Discovered in 2009 using Keck Observatory’s HIRES instrument, HD 179079b is classified as a ‘hot Neptune.’

It’s similar to our Solar System’s blue planet – about twice the mass of Neptune – but its weather is the polar opposite of Neptune’s icy cold conditions. HD 179079b’s equilibrium temperature is at a scorching 1,400 degrees Farenheit – hot enough to burn your bones to ash!

This is because the planet orbits its parent star, HD 179079, very closely – just one fourth the distance between Mercury and our Sun.

HD 179079b appears to be an only child; it is the only known planet orbiting this star, which is much older than our Sun. HD 179079 is 7 billion years old whereas the Sun’s age is 4.5 billion years.

HD 179079 is a sub-giant star. In star years, this phase is between adulthood (Main Sequence phase) and retirement age (Red Giant phase).

This entire system is located 207 light years away from Earth in the constellation Aquila.

BEHIND THE SCENES VIDEO: Check out why the hypothetical rocky moon shown in the image of HD 179079b looks so realistic! The secret? Adam Makarenko combines digital photography with modeling. That’s right…this moon is handmade!


MAY: OGLE-2007-BLG-368Lb

OGLE-2007-BLG-368Lb is shown partially illuminated by its star, which you can see as the dim light right above this alien world.

This ice giant is 30 percent more massive than Neptune. Based on the distance from its star, OGLE-2007-BLG-368Lb’s temperature is at a bone-chilling -280 degrees Fahrenheit. That’s more than two times colder than the coldest place on Earth! The lowest temperature ever recorded on our planet is at the East Antarctic Plateau, where the climate has dropped as low as -135 degrees Fahrenheit.

The discovery of OGLE-2007-BLG-368Lb was reported in 2010; its mass, the mass of its star, and the distance between the two were confirmed using Keck Observatory’s NIRC2 instrument.

OGLE-2007-BLG-368Lb was discovered using gravitational microlensing. This is a phenomenon that acts as nature’s magnifying glass. When an exoplanet and its star pass in front of a more distant star, the duo’s gravity bends and focuses the light of the distant star behind them. Astronomers can’t directly see the light from the exoplanet and its star, but they can measure their masses by looking at how they amplify the light from the star moving behind them.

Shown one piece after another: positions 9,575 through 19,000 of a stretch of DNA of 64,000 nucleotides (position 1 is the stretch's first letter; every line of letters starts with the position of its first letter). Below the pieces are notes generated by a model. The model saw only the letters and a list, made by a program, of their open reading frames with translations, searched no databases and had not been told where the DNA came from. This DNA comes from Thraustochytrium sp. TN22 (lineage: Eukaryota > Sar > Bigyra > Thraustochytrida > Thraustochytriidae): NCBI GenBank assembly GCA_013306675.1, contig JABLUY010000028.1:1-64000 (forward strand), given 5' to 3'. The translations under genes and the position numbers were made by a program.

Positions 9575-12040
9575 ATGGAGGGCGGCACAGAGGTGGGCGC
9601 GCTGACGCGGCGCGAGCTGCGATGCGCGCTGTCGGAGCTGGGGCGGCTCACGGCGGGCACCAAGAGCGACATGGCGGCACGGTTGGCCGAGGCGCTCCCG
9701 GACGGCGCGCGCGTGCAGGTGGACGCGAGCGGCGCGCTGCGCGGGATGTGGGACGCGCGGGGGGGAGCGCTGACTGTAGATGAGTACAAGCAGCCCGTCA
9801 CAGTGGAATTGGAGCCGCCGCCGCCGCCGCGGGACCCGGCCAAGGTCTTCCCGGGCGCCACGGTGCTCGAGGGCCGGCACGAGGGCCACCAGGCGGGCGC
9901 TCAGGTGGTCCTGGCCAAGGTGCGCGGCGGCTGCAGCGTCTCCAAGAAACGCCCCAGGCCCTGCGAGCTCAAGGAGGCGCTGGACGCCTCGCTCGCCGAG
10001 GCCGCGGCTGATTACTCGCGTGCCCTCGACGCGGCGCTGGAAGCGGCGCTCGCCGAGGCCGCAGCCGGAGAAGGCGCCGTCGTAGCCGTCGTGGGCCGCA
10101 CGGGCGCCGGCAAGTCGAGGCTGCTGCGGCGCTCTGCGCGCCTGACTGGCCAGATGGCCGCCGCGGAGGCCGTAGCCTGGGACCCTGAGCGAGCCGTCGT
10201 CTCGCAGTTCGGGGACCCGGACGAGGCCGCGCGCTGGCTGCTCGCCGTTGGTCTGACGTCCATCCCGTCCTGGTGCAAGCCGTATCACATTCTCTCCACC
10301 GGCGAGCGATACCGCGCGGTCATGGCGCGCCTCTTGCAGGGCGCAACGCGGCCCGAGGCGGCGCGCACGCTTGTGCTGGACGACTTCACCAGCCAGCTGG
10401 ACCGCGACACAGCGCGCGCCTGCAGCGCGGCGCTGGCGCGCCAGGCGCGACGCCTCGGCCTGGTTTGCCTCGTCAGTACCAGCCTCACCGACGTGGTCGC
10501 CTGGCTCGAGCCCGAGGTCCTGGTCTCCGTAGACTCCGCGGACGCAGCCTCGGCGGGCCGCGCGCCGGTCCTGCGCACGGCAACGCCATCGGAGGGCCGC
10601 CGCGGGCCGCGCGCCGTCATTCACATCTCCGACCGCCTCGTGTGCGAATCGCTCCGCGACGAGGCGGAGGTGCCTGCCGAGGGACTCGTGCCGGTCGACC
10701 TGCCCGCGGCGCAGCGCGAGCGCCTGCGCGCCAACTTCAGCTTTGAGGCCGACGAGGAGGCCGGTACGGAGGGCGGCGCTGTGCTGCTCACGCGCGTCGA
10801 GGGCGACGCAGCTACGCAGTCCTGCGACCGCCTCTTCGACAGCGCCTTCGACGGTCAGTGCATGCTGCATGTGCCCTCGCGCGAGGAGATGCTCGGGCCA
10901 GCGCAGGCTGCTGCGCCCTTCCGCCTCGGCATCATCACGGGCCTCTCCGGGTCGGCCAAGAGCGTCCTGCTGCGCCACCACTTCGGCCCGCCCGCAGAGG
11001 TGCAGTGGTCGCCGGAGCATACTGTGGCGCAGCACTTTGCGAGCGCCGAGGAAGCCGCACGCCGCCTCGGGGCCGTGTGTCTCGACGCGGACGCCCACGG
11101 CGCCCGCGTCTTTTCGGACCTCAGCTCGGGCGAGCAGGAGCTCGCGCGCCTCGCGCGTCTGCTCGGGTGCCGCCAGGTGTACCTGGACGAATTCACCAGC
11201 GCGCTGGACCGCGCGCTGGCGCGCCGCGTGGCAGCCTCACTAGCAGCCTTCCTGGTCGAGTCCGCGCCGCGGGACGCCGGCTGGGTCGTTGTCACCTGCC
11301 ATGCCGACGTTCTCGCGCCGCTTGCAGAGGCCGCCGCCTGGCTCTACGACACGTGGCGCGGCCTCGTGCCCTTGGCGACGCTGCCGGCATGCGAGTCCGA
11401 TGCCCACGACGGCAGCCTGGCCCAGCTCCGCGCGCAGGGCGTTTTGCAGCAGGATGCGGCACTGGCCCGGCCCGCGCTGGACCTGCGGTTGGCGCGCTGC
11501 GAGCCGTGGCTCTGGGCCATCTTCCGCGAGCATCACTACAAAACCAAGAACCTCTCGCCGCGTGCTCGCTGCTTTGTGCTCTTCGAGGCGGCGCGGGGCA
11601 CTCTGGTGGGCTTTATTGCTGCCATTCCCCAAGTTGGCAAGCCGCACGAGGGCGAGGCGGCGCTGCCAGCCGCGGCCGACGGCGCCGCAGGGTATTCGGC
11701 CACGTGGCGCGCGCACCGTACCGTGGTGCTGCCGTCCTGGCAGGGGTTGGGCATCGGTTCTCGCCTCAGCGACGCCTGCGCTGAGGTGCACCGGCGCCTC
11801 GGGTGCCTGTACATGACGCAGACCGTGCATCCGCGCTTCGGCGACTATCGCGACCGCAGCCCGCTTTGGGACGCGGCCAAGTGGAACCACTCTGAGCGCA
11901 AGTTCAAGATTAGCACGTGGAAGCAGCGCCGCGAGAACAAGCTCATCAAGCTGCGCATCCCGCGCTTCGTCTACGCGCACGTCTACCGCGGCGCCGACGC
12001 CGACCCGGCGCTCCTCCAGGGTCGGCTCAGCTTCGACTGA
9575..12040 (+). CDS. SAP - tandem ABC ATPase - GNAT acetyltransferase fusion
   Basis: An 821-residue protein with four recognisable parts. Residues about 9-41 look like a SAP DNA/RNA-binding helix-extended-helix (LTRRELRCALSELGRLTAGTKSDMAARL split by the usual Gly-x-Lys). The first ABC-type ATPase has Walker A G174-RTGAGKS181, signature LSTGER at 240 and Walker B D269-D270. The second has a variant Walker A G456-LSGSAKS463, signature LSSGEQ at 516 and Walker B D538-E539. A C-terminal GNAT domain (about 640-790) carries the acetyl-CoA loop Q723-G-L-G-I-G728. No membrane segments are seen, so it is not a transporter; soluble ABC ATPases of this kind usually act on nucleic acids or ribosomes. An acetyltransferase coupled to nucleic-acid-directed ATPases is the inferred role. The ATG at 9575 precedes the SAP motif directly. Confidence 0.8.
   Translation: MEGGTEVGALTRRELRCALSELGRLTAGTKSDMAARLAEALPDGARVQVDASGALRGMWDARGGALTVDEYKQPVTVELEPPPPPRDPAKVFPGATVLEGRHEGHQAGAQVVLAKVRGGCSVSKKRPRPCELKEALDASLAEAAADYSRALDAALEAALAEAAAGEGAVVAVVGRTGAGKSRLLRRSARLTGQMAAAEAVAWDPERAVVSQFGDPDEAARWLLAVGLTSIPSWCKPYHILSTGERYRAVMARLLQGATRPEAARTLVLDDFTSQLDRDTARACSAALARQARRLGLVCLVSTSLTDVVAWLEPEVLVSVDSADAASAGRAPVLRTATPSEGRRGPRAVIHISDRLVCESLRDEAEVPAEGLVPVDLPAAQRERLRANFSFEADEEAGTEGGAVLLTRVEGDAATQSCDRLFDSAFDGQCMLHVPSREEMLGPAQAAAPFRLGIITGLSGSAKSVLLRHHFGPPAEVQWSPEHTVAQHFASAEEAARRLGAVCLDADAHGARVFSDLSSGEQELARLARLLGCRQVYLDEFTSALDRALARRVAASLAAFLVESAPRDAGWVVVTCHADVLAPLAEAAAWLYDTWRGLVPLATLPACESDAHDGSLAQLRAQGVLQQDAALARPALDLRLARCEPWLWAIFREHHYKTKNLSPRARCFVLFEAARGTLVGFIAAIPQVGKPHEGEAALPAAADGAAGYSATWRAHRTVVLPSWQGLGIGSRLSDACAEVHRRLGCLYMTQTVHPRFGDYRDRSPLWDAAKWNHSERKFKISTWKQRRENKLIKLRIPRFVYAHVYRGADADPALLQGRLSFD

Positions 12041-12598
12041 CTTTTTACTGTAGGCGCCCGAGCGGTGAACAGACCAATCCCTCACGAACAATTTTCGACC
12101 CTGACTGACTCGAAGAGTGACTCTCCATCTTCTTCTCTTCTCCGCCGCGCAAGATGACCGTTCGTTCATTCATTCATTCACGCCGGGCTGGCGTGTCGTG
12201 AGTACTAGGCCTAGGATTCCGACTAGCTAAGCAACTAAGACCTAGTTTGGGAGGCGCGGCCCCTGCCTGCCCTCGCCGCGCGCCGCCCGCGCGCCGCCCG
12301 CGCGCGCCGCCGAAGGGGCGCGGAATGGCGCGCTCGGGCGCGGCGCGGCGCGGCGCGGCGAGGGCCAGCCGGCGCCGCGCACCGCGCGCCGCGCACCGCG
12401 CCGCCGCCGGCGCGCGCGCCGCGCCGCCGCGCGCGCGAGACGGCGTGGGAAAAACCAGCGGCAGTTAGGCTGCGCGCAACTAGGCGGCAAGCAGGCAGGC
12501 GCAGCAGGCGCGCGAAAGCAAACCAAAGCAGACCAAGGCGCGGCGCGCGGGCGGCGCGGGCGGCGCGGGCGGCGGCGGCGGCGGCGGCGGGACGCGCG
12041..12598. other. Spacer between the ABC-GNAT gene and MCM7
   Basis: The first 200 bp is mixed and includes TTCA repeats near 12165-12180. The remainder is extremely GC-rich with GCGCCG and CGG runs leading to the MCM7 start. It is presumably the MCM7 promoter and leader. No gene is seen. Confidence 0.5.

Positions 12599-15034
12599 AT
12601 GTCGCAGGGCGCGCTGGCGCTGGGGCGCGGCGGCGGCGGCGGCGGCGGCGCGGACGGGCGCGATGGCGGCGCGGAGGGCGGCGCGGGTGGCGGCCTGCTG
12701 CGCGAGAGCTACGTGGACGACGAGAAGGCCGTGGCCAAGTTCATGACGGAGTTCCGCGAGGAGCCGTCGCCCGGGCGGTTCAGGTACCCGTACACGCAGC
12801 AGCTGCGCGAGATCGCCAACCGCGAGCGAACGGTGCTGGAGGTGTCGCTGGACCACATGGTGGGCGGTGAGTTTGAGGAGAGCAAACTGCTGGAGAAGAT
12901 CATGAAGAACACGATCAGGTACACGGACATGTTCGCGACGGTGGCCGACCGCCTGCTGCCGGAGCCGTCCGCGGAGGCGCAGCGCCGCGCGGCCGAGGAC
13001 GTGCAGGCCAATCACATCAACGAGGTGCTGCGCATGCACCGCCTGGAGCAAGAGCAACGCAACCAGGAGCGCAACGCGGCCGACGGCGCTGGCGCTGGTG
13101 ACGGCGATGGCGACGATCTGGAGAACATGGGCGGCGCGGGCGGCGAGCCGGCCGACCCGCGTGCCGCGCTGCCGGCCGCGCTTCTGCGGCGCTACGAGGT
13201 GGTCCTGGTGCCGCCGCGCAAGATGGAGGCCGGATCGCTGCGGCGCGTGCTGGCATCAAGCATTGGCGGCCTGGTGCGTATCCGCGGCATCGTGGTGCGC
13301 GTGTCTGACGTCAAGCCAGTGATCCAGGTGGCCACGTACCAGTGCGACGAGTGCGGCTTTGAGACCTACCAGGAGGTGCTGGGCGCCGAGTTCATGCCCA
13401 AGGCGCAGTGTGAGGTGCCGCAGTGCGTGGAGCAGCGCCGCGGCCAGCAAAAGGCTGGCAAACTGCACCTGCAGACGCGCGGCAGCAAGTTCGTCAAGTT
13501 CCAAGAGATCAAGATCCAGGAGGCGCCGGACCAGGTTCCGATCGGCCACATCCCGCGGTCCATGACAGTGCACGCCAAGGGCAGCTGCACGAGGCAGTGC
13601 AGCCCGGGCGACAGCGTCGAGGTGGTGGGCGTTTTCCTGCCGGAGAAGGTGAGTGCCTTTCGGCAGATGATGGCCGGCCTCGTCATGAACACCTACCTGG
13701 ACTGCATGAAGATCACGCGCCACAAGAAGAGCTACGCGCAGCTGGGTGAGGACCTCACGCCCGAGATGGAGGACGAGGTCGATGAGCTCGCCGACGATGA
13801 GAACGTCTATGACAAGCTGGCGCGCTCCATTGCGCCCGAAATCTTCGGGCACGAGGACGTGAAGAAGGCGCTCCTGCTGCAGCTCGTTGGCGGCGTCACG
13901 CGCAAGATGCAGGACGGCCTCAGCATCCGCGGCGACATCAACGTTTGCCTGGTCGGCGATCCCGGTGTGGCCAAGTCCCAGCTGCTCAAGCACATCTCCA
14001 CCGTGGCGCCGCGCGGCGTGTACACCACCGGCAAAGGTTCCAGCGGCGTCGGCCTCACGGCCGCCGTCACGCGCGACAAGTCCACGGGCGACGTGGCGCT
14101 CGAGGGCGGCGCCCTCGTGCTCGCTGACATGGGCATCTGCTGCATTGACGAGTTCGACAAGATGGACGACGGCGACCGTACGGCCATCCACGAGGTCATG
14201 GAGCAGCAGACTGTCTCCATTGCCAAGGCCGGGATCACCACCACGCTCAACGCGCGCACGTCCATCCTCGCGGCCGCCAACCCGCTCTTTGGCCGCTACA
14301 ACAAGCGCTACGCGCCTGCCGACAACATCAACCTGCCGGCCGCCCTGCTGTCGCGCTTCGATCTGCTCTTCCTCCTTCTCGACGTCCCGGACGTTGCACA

OGLE-2007-BLG-368Lb is named after the experiment that was specifically designed to find these microlensing events: the Optical Gravitational Lensing Experiment (OGLE). OGLE consists of a camera with a wide field-of-view that covers the entire Moon, mounted on the 1.3-meter Warsaw University Telescope at the Las Campanas Observatory in Chile.

The microlensing method allows astronomers to detect other planetary worlds that are extremely far away. The OGLE-2007-BLG-368L system is located at a jaw-dropping 19,200 light years away from Earth!


JUNE: HAT-P-11b

HAT-P-11b is a scary world given how close it is to its star! Imagine looking up into the sky and seeing our Sun enlarged 15 times – that’s how close HAT-P-11b is to its star, HAT-P-11, which is colder and less luminous than the Sun. This gives it an orange color.

Our Sun has sunspots. But this star has starspots! They look bigger and are more abundant that sunspots because HAT-P-11 is more magnetically active than the Sun. Sunspots are cooler areas on the surface of the sun produced by high concentrations of magnetic fields. They appear darker because they are surrounded by brighter, hotter regions of the Sun’s photosphere.

What’s just as striking about HAT-P-11b are its lightning storms, as shown by the bright blue spots scattered on the dark side of this “hot Neptune.” The electrifying weather is one possible scientific interpretation of the radio waves that astronomers have detected coming from HAT-P-11b.